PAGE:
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Previous Meetings -- April 2006

 

April 2006 

Megan Smolenyak 

A Layman's Guide to Using DNA to Further Your Research

 

 

Real World DNA Testing

Megan Smolenyak Smolenyak

www.honoringourancestors.com and www.genetealogy.com

 

 

What is “genetealogy”?

        DNA testing done for the purpose of learning about one’s heritage

        Mostly used for surname studies to determine if people share a common ancestor

        But other types of tests are also available

What kind of tests are available?

        Y-DNA

        mtDNA

        SNP

        Genographic Project

        BioGeographical/DNAPrint

        Ethnic: African & Native American

        Sorenson Molecular Genealogy Foundation

How are the tests done? http://www.davedorsey.com/dna.html

 

Who offers these tests?

        The big 3: Family Tree DNA, Relative Genetics, DNA Heritage

        Other players: Oxford Ancestors, DNAPrint Genomics, Trace Genetics, African Ancestry, GeoGene, GenbyGen, Roots for Real, GeneTree

        Newest entrants: Ethnoancestry, DNA Fingerprint, Crucial Genetics, Chromosomal Laboratories

Most popular: Y-chromosome testing

        Passed from father to son through generations

        Line ends when male dies without issue or only has daughters

        Women have to find male proxy for testing

        Objective is usually to find a match

 

Surname projects:

        Someone launches a project and invites all with that surname to participate

        As results come in, matchmaking game begins

        Participants are gradually divvied into clusters with their Y-DNA mates

 The matchmaking game:

        Results presented in numbers of repeats at particular markers

        When 2 or more people are tested, you look for (almost) identical results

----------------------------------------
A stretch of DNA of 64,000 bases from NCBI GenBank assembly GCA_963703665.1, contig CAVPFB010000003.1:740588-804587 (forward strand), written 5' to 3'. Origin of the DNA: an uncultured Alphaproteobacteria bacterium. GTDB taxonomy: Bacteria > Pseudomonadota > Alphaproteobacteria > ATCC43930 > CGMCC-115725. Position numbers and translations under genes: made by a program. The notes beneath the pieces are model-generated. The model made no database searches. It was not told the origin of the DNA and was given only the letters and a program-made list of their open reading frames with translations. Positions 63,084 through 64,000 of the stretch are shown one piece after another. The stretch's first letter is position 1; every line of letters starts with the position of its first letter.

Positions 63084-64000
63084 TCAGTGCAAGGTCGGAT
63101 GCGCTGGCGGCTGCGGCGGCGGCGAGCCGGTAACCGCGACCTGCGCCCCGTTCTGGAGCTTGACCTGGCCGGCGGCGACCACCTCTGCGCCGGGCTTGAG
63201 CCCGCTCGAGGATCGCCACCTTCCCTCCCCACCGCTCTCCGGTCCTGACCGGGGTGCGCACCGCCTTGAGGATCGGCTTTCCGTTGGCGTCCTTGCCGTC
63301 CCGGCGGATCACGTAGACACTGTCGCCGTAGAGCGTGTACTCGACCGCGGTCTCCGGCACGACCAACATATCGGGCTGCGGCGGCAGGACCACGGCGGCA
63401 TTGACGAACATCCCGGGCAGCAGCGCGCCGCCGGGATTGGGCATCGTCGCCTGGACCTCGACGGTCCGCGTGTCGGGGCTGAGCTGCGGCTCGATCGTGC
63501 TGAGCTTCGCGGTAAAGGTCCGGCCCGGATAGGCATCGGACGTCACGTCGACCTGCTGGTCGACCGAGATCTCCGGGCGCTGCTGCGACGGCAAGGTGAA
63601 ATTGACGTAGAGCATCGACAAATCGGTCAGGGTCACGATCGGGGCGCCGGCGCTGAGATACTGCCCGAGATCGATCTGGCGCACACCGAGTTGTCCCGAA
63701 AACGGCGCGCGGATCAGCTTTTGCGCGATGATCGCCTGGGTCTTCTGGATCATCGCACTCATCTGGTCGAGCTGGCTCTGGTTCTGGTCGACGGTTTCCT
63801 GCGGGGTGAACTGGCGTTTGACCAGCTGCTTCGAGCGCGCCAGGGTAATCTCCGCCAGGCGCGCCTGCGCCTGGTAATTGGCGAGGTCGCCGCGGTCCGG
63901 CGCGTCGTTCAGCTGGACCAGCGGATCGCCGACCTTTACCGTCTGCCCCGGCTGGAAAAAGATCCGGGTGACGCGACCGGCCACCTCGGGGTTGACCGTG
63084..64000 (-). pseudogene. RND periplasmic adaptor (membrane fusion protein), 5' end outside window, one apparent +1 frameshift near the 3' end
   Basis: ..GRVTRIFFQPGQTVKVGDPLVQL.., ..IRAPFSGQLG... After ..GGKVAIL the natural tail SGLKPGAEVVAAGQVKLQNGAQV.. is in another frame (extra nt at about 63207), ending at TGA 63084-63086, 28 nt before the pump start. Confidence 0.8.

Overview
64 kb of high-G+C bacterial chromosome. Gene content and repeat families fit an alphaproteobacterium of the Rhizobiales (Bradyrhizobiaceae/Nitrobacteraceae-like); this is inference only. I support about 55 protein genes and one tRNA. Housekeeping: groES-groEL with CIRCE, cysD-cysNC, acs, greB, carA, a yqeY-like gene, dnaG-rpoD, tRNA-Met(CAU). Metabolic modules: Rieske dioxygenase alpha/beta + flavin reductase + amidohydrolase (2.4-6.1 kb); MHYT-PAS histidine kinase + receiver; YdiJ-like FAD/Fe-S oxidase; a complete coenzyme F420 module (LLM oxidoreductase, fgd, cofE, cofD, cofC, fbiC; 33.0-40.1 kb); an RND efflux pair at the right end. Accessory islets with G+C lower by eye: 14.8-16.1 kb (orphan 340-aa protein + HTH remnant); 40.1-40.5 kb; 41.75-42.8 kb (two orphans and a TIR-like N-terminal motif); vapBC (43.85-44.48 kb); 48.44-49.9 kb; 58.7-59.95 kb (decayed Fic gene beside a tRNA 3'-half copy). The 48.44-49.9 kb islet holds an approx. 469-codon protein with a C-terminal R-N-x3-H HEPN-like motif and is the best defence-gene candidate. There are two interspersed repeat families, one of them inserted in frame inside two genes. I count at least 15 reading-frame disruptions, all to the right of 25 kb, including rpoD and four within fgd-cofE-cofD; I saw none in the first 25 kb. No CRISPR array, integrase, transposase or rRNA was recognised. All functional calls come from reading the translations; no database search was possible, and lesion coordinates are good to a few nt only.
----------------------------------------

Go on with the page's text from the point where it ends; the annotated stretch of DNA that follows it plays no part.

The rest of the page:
Matchmaking example:

 

Y-DNA tests available in 3 tiers:

        10-15 markers; 23-26 markers; 37-43 markers

        More markers = greater accuracy; low resolution can produce occasional false positive

Case study: Smolenyaks

 

OTHER TYPES OF DNA TESTING

Mitochondrial (mtDNA)

        Passed from mothers to sons & daughters, but sons don’t pass it on

        Primarily a deep ancestry test (Seven Daughters of Eve by Bryan Sykes)

        But also useful if you have a rare mtDNA haplotype, for specific genealogical conundrums, and if dealing with degraded remains

 

SNP

        Deep ancestry Y-chromosome test (Journey of Man by Spencer Wells)

        Predictable through standard test, but some take it for confirmation or to learn more

Genographic Project: www.genographic.com

Ethnic

        African: Y & mtDNA versions; Can sometimes link to country or tribe (African Ancestry)

        Native American: Y & mtDNA versions; Potential for disappointment (Trace Genetics and Relative Genetics)

BioGeographical (DNAPrint)

        Presents results in percentages of Indo-European, Sub-Saharan African, Native American and East Asian

        Somewhat shallow test, so potential for disappointment, controversy, and surprises!

Sorenson Molecular Genealogy Foundation

        Aiming to collect 100,000 samples & family trees

        Correlating genetic (Y, mtDNA & autosomal) and genealogical data (dates, places, names prior to 1900)

        Query database by entering results from commercial lab

Perhaps the most important point to remember about all these tests is that . . . most only address certain portions of the family tree!

 

 

Resources:

        GENEALOGY-DNA Mailing List:

http://lists.rootsweb.com/index/other/GENEALOGY-DNA.html

        To find existing surname studies: search www.ysearch.org, www.ybase.org, www.smgf.org, and testing company sites, as well as http://www.worldfamilies.net

        International Society of Genetic Genealogy: http://www.isogg.org/

        Trace Your Roots with DNA: Using Genetic Tests to Explore Your Family Tree by Megan Smolenyak Smolenyak and Ann Turner

        Genetic Genealogy Articles: http://honoringourancestors.com/library.html#three and http://www.genetealogy.com 

Tracing the Tribe - The Jewish Genealogy Blog

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Last updated July 30, 2011

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